Investigating cell waste removal genes in frontotemporal dementia
Research project: Genetic and functional dissection of molecular underpinnings of Frontotemporal Dementia
Lead Investigator: Professor John Hardy
- Institution: University College London
- Grant type: PhD Studentship
- Duration: 36 months
- Amount: £90,936
Why did we fund this research?
Comments from our Research Network volunteers:
These are the type of fundamental biological questions that need to be asked if we are to determine the underlying mechanisms that drive frontotemporal dementia
Frontotemporal dementia is a rarer form of dementia that usually affects people under the age of 65. Some frontotemporal dementia cases have a known genetic link, but exactly how the genetic risk translates to the death of nerve cells is unclear.
In this project, the researchers will analyse the DNA of 6,000 people with frontotemporal dementia to identify alterations in genes responsible for removing waste from cells and identify the role these genes play in brain cells. If successful, this project could improve our understanding of the processes that are disrupted during the development of dementia and provide new targets for future therapies.
Frontotemporal dementia is a rarer form of dementia that usually affects people under the age of 65. Like most forms of dementia, frontotemporal dementia involves the toxic build-up of proteins, which is thought to lead to the death of nerve cells in the frontal and temporal lobes of the brain. In healthy people, brain cells are able to remove these proteins through processes such as autophagy.
However, there is some evidence that autophagy doesn't work properly in people with dementia. This leads to toxic protein build-up, cell death and ultimately problems with language and change to behaviour.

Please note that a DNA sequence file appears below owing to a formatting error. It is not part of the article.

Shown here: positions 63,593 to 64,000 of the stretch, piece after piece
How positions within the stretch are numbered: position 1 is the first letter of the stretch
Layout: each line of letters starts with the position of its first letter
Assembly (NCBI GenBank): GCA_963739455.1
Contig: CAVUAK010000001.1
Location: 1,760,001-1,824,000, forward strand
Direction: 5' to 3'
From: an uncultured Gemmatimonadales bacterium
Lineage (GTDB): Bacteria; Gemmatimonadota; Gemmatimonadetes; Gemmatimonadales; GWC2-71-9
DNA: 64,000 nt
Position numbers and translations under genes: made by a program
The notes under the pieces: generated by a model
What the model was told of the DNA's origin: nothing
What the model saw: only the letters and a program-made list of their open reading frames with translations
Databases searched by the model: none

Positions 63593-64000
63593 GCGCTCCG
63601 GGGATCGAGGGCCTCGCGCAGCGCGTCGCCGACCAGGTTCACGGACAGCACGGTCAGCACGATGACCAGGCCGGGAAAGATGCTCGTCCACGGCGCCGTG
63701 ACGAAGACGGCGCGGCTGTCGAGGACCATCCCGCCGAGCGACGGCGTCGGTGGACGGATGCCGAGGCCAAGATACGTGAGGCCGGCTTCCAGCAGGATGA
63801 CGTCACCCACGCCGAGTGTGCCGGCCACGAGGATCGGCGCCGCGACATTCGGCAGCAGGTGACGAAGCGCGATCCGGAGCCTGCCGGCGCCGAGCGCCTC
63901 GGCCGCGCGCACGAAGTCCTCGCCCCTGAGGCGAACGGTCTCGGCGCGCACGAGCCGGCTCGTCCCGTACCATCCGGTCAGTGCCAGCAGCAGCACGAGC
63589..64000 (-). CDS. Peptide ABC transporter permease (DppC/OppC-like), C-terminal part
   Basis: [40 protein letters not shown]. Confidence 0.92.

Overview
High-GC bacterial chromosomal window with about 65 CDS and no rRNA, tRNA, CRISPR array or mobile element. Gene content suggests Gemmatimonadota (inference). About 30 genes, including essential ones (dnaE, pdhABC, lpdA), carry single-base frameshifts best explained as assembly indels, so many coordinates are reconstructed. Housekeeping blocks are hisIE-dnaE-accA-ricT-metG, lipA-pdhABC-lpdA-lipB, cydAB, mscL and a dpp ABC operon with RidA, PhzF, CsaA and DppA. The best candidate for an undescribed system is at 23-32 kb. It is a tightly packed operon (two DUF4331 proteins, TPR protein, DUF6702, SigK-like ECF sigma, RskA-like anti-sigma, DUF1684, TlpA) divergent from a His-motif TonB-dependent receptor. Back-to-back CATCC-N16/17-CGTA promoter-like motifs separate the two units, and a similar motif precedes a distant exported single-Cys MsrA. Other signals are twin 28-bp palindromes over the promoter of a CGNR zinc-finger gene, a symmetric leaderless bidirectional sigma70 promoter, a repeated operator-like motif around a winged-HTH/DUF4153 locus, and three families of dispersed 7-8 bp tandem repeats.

Frontotemporal dementia is much more likely to run in families than the more common forms of dementia. Research have identified changes to DNA in about 30 per cent of people with frontotemporal dementia, but we don’t yet fully understand how these changes to genes lead to nerve cell damage and dementia symptoms.
Researchers have found that some of these genes are involved in regulating autophagy and other waste removal processes, which might explain why people with frontotemporal dementia can’t clear toxic protein build-up from their brains.
What does this project involve?
This research group has collected DNA from 6,000 people with frontotemporal dementia – the biggest frontotemporal dementia dataset in the world. In this study, the team will analyse this DNA to look for differences in genes involved in the removal of waste from cells.
The researchers will then take the most important genes they have identified and use brain cells grown in the lab to test what happens when the activity of these genes is turned down. This should provide the team with some insight into the role of these genes is in the brain of people with frontotemporal dementia.
How will this project help people with dementia?
There are currently no treatments available for frontotemporal dementia and the underlying cause remains unclear. This project will shed light on some of the processes thought to cause the condition to develop.
If we can understand more about how and why the waste removal system plays in dementia we could use this information to improve diagnosis and provide new drug targets for future treatments.